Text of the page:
Boxing: Nigel Benn tips George Groves to be the new Dark Destroyer

Former world champion offers advice and support before showdown with Carl Froch

George Groves admits he was knocked out last week – by a telephone call from Australia. It came in the middle of the night and the voice on the end of the line was that of Nigel Benn, the former world champion, offering words of encouragement and advice for the 26-year-old Londoner before his repeat superfight showdown with Carl Froch at Wembley Stadium next Saturday night, a £20 million event that has become as much a happening as a fight.

"It kinda blew me away," Groves tells us. "I'd never spoken to or even met him before but as a schoolboy he was my favourite fighter – and my dad's. A real hero.

"He said: 'Just go out and do it. You were robbed the first time. Just do your stuff. Carl's there for the taking.' He also said a lot of stuff about him I'd rather not mention in giving me some useful tips.

"Since the last fight lots of people keep telling me how to beat Froch. But of all those who've spoken to me, from film stars to other fighters, what Nigel said meant most. After all he's been there and done it."

The Dark Destroyer, now a 50-year-old church minister in Sydney, knew all about domestic grudge fights. Froch v Groves 11 has distinct echoes of Benn's own dramatic duo with Chris Eubank in the nineties.

Such support from a pugilistic peer will further fuel Groves's already brimming confidence, but Benn is not alone among star super-middleweights who believe "Saint George" is capable of depriving Froch of his IBF and WBA titles.

Joe Calzaghe, who retired undefeated in the division, tips Groves "providing he doesn't run out of puff". And even his career-long arch-enemy James DeGale, the Wembley warm-up in a final eliminator for the world title against unbeaten American Brandon Gon-zales, (a tough proposition), reckons Groves "has Carl's number".

We shall see when the roar of the 80,000 crowd drowns the sound of the first bell. Boxers, like jockeys, can be notoriously unreliable tipsters, and, while two months shy of his 37th birthday, Froch is the sort of seasoned warrior you underestimate at your peril.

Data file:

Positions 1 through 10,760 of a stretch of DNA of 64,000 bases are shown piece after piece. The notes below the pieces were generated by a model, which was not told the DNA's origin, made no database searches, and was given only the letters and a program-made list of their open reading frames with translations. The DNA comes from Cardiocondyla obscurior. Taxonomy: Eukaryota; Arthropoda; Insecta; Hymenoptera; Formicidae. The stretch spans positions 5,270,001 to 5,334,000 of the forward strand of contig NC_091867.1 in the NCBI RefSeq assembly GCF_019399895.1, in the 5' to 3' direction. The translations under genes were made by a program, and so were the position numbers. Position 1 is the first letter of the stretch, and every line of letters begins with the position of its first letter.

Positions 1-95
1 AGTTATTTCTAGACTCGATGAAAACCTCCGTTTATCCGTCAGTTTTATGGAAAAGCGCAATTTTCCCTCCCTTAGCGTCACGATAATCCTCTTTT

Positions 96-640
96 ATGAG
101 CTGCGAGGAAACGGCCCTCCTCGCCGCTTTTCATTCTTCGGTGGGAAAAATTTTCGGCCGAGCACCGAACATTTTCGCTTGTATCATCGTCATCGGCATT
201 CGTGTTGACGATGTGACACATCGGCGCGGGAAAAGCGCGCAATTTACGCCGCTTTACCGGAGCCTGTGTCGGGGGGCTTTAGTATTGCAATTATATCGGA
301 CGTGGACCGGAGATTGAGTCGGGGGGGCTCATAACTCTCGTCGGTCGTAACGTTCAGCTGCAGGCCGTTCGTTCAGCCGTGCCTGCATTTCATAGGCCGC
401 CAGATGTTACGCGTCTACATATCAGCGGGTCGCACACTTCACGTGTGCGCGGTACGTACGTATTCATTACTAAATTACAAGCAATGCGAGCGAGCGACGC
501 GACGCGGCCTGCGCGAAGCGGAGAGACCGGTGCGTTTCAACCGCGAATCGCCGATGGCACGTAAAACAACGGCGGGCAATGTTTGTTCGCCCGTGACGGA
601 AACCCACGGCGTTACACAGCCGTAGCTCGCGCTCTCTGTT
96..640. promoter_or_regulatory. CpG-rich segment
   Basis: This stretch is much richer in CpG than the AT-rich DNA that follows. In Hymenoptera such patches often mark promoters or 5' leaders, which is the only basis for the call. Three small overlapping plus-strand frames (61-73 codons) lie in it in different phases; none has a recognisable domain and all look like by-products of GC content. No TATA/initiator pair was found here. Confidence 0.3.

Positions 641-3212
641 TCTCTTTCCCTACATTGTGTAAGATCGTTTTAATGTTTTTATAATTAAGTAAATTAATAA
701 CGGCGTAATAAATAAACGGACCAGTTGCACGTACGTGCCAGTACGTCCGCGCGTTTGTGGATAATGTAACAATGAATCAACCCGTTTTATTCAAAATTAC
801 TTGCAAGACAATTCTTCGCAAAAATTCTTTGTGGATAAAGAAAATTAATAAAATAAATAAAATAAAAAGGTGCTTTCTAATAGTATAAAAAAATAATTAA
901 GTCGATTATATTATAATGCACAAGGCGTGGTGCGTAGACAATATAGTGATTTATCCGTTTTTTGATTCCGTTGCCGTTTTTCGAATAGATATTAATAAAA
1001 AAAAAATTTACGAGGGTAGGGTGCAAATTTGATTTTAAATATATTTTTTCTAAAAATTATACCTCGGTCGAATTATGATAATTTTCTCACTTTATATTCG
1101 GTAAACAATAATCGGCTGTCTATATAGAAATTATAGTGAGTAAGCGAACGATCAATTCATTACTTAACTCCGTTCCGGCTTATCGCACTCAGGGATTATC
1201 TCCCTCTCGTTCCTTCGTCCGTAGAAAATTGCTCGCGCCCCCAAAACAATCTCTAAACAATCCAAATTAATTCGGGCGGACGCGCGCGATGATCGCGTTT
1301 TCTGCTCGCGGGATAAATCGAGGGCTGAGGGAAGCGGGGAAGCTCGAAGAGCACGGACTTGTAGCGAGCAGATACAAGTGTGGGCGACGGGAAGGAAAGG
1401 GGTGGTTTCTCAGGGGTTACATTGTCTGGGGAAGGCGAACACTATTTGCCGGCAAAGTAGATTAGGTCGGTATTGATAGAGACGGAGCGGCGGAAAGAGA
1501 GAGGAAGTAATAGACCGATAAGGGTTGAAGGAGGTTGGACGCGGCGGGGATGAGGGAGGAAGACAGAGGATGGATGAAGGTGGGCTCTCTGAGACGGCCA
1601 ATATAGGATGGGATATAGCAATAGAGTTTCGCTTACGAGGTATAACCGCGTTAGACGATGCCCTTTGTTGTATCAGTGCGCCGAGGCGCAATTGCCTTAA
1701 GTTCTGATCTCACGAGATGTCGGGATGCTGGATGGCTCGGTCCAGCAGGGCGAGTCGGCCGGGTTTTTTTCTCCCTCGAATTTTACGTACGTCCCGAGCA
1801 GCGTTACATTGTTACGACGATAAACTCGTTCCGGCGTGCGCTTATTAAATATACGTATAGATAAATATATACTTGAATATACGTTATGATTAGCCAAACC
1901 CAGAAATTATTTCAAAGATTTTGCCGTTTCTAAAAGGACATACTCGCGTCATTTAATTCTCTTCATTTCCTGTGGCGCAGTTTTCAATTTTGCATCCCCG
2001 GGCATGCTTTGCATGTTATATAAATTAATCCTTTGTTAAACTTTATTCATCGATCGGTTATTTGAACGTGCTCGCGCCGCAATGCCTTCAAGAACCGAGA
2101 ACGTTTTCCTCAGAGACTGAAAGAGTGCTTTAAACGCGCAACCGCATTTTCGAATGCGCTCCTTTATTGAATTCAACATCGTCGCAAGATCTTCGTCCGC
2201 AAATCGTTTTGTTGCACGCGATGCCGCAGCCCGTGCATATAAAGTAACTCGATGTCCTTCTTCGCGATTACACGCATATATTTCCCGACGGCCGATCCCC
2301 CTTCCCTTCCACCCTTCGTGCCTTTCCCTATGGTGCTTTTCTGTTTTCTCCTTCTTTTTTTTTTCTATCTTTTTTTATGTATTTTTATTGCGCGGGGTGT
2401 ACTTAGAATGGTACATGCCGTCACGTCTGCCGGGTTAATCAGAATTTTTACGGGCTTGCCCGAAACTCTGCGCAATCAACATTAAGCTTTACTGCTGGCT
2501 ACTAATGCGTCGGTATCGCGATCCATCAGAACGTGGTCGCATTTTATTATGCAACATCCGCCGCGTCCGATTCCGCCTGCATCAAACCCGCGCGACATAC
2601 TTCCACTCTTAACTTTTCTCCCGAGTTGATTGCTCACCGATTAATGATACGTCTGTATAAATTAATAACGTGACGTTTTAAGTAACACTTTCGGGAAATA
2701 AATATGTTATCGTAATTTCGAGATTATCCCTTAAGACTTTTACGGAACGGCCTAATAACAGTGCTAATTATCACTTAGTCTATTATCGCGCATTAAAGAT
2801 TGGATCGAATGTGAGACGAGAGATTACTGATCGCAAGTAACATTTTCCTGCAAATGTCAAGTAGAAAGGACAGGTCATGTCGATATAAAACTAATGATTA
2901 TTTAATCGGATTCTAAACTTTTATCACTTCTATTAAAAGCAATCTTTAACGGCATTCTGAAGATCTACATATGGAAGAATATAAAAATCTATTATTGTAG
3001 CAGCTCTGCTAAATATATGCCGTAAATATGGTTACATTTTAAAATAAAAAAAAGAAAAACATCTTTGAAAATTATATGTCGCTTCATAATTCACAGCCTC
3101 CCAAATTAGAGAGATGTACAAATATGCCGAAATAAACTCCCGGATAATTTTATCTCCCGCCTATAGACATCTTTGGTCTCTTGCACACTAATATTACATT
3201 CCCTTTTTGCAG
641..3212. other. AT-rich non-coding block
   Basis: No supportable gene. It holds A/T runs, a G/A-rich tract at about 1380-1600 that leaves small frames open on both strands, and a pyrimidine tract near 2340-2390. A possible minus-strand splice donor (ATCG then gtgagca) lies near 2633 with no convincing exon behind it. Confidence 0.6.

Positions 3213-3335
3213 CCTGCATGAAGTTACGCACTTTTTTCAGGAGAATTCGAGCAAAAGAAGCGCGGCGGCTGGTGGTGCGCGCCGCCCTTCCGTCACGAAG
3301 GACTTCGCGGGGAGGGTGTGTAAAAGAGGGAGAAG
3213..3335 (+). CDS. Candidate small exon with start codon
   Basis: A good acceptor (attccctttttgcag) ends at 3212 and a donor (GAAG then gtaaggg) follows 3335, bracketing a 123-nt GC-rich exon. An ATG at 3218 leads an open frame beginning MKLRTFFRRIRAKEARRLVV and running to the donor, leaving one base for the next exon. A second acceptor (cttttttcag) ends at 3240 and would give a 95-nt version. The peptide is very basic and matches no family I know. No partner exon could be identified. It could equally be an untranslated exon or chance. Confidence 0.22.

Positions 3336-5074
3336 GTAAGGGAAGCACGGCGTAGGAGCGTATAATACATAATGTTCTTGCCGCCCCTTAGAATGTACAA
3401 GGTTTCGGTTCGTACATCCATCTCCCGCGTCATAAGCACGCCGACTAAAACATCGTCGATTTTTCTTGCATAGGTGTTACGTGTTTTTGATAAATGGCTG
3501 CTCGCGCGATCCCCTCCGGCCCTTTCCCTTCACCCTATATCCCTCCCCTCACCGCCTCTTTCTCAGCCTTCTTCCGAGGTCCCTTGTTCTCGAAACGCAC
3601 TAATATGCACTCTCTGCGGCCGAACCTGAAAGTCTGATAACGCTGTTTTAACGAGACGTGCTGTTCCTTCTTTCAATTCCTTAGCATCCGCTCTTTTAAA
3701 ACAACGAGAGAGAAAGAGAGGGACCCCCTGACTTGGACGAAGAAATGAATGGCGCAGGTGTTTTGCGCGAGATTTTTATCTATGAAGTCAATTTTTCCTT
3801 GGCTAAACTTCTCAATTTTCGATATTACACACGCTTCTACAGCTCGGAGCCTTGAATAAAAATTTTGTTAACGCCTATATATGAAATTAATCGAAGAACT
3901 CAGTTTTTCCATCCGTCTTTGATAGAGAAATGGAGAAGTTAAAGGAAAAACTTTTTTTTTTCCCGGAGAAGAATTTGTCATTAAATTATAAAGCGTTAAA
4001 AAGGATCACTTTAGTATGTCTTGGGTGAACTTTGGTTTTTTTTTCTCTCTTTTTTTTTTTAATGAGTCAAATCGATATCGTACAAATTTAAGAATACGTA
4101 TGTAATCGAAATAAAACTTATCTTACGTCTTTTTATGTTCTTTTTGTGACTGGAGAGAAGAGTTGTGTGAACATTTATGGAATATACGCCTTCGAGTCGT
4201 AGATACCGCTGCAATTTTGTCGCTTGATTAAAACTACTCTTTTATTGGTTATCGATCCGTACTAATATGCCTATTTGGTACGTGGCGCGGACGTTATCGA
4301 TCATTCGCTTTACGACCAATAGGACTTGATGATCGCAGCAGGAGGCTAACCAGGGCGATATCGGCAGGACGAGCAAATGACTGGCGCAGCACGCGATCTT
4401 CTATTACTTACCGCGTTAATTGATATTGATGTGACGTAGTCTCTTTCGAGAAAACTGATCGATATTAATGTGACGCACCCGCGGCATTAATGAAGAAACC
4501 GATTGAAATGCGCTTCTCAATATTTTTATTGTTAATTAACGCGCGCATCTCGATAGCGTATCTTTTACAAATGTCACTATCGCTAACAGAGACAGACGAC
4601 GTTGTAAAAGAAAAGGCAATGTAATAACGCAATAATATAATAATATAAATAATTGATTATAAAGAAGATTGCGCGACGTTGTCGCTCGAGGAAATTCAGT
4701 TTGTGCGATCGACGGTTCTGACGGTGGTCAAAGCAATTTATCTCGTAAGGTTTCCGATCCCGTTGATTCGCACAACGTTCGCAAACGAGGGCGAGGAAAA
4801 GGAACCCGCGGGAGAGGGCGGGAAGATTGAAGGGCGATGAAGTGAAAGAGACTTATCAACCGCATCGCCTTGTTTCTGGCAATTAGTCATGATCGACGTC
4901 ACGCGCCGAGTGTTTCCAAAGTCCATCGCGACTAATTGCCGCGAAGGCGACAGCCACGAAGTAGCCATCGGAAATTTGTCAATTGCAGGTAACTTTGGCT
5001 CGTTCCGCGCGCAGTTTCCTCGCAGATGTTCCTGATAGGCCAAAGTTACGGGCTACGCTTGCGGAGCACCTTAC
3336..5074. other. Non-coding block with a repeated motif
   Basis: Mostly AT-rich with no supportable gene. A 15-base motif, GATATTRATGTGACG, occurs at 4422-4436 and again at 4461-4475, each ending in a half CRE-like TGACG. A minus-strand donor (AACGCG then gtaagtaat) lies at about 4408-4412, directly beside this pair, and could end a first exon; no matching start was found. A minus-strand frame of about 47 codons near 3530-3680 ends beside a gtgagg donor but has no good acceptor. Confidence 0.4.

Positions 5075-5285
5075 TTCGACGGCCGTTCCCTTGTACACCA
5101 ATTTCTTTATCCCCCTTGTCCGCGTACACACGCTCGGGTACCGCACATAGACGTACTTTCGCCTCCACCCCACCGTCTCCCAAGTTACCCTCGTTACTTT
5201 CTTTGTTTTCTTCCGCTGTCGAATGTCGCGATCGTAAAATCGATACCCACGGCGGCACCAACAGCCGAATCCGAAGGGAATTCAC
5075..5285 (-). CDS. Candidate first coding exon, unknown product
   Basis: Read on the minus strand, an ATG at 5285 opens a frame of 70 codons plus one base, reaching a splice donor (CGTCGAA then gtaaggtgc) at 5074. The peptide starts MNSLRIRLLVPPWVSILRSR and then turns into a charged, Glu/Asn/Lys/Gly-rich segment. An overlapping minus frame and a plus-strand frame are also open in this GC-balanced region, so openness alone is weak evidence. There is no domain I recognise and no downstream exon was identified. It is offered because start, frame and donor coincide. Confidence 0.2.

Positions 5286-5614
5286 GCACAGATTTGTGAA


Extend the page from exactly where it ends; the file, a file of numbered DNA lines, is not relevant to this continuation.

His clumsy start with that first round knock-down in Manchester last November suggested he was in the grip of ring rage, uptight at being dissed by an upstart who had fought no one of his stature.

But it was his own right hand that was held aloft after the ninth, albeit after a seemingly hasty intervention from referee Howard Foster that was deemed "improper" by the IBF who upheld Groves' plea for a re-match. The tsunami of popularity for Groves even astonished a sport where the bizarre is often the norm, and this time he will be cheered into a home-town ring.

"Carl has managed to get by with what he has got," claims Groves. "Slowly, his attributes are starting to deteriorate. He is left now with a good chin and a bit of determination. Technically, he punches terribly.

"In the last fight, he was abused – physical, emotional, spiritual. How is he going to deal with that when the flashbacks come? I know I can hurt him mentally and physically."

As the Independent on Sunday first revealed Froch has sought counsel from a sports psychologist, which Groves sees as a sign of weakness. But Froch says it was as much to help him cope with the occasion as an antidote to Groves's mind games.

"I couldn't even say his name before," he admits. "I let the boy get under my skin with his arrogance, the disrespect ,and it affected my performance in a very negative way. That will not be happening again."

Groves counters: "I think Froch respects me but he doesn't want to admit it. He thinks I'm a petulant kid and he wants to tell me to behave. But he knows if he does, it'll be embarrassing. So he's trying to be calm. But he's seething. He's more in need of a psychiatrist than a psychologist."

The decade that separates them may be the telling factor though as Calzaghe indicates Groves' stamina is the less reliable, which may be why he has been on regular 10-mile runs.

Observers of Froch's Sheffield workouts say he threatens more controlled venom this time.

Groves promises a KO in three. "Bring it on," says Froch, who says Groves can't last the distance. Here is a fascinating collision of will and egos that could go either way. Re-matches rarely live up to the original but this should be an exception.

It is a hard call but I believe Groves gained more in losing their last inconclusive entanglement than Froch did in winning. What would not surprise me is a split decision in Groves' favour, and even richer pickings in episode three of a titanic trilogy.

Froch v Groves II is live on Sky Sports Box Office. Book online now at: or call 08442 410888